EMS World Magazine/EMSWorld.com Author Guidelines

EMS World Magazine/EMSWorld.com Author Guidelines

Article Jul 09, 2014

Articles are accepted for publication on condition that they are contributed solely to EMS World Magazine and/or EMSWorld.com. Authors should secure all necessary clearances and approvals prior to submission. Receipt of all manuscripts will be acknowledged immediately, and every effort will be made to notify contributors of the status of their submission within 60 days. Manuscripts should be from 1,500 to 3,000 words; however, the most important element is content, not length.

Photographs and illustrations (including a photograph of each author) add greatly to the value of the articles. We encourage authors to include them. If a final piece of artwork is not available, please include a rough sketch of what is needed; our art director will then contact you. Digital photographs must be submitted as either tif or jpeg files, saved at 300 dpi if possible. Number references in order of their appearance in the text. For journal articles, include author, title, journal, volume, page numbers and year. For books, include author, chapter title, book title, editor, page numbers, place of publication and date.

E-mail manuscripts to editor@emsworld.com. Each author’s full name and affiliation must be noted on the first page in precisely the form the author desires the information to be published. One author should be designated as correspondent, with contact address, telephone number and e-mail.

We reserve the right to edit all papers for clarity or length, as well as punctuation, spelling, grammar, syntax and other word usage.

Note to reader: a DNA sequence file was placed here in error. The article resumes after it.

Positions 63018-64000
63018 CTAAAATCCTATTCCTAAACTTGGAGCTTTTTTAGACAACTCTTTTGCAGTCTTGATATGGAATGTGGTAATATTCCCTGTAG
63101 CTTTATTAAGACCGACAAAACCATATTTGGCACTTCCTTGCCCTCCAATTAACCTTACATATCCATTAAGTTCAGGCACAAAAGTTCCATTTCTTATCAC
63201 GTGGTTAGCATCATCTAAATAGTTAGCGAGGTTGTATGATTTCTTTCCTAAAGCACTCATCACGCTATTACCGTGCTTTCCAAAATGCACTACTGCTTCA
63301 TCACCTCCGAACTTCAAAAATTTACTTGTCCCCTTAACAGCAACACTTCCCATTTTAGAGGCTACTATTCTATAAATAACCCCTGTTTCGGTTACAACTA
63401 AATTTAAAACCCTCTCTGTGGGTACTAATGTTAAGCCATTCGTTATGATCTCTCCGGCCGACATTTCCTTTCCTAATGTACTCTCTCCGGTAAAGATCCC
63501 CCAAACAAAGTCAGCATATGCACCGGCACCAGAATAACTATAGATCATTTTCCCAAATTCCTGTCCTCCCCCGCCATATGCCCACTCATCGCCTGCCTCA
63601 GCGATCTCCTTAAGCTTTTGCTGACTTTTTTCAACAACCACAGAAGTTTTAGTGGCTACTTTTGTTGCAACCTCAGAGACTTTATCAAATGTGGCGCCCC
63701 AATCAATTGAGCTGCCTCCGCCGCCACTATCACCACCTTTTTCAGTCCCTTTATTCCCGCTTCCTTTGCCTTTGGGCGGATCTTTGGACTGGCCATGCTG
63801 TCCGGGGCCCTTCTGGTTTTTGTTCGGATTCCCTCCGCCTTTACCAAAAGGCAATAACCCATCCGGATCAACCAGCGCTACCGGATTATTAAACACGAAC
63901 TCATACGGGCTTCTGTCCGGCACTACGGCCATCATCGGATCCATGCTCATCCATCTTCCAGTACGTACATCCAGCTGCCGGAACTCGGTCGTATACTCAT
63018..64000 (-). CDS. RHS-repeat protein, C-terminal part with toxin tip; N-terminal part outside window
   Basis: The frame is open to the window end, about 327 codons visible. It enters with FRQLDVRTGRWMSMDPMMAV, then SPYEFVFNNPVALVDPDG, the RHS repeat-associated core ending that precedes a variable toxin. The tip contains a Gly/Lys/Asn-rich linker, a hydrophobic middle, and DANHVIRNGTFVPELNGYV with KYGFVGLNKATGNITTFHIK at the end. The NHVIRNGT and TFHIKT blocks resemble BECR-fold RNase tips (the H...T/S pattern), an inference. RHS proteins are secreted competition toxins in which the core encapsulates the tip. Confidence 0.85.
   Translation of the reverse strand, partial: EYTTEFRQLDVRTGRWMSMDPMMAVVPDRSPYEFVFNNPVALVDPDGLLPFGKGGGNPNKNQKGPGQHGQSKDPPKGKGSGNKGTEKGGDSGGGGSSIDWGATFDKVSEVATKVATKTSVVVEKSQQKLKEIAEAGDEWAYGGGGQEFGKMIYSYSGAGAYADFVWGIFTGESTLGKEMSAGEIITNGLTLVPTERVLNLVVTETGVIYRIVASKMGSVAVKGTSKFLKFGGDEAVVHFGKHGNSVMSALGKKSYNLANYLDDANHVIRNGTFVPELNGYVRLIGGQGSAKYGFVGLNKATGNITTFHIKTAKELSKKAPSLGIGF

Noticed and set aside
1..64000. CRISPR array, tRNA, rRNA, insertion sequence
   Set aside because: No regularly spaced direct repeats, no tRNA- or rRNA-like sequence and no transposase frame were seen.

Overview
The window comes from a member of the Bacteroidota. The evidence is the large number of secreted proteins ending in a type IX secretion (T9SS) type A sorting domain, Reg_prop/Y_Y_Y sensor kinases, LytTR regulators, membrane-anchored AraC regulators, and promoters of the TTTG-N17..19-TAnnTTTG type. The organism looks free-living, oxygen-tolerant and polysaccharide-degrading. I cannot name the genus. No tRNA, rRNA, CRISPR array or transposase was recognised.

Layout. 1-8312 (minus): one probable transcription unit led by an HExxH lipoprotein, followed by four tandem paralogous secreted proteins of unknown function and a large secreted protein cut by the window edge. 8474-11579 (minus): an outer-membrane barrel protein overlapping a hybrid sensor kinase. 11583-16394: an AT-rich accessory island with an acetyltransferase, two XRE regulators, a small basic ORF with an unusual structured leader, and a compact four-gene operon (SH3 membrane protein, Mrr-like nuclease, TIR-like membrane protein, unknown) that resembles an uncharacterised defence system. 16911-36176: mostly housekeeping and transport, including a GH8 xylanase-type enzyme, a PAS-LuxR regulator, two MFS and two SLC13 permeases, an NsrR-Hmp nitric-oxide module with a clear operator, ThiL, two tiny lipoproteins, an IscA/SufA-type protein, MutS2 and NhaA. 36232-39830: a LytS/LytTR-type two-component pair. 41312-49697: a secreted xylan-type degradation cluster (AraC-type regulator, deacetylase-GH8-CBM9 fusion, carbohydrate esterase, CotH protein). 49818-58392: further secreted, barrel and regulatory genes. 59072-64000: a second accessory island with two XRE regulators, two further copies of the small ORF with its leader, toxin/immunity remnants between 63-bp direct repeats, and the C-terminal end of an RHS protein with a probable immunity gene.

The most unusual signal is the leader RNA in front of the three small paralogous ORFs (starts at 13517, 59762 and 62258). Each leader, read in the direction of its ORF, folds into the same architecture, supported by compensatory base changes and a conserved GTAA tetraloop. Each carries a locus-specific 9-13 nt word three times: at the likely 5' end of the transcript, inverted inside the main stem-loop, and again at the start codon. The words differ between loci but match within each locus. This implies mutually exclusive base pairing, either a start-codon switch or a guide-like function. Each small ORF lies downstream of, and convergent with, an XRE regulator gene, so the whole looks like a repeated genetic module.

These guidelines are provided for the convenience of the author; however, individuals desiring to contribute papers should not hesitate to make inquiries even if they are unfamiliar with procedures for writing and submitting manuscripts. The editorial staff will be pleased to assist in any way. Our goal is to provide relevant, high-quality information; to write and publish with absolute integrity; and to serve as effectively as possible the needs of the individuals involved in emergency medical services. If you have information, articles or manuscripts that would help us to achieve these goals, we would like to hear from you. E-mail editor@emsworld.com, or call 800/547-7377, ext. 1110.

EmergyCare is taking applications to provide two women with scholarships to pay for EMT school and textbooks along with jobs upon completion of their training.
Manatee County emergency management officials are asking 100 plus businesses to register their AEDs on the PulsePoint app so users know if there are cardiac arrest victims nearby who need aid.
Baltimore City Council has fielded complaints about 9-1-1 callers being on hold during serious emergencies caused by understaffed dispatch centers and too many non-emergency calls.
The small, military-grade sensor device detects gunshot sounds and sends alerts to police to save more lives in active shooter scenarios.
According to the American Heart Association's newest guidelines, almost half of Americans have high blood pressure.
House Speaker Beth Harwell mandated her staff to attend both active shooter survival and sexual harassment response training.
A Pafford EMS medical helicopter crashed on Sunday night, killing all three crew members on board.
Effingham County Dive Rescue Team consists of difficult but rewarding work, like rescue missions and solving crimes with police.
The 6,700-square foot center features a dispatch center, a large main room for disaster response meetings, and a media room for relaying information during emergencies.
Owensboro Fire Department employees who recently received ALS training from Air Evac Lifeteam have had 83% resuscitation success rates in comparison to the national average of 11%.
While provider safety remains a high priority in EMS education, the topic of patient safety has fallen to the wayside.
Dispatch operators in Flagler, Florida often quit within their first twelve months of work due to the high stress of the job and average starting salary of $22,000.
Government representatives are considering new legislation and higher taxes to help support agencies that are losing volunteers.
Several cities and counties are planning to sue for the excessive costs of handling the opioid epidemic, especially for medical services, fire departments, and law enforcement.
Mothers can anonymously drop off their infants in the baby box at fire departments, which sets off a silent alarm alerting EMS personnel that it's in use.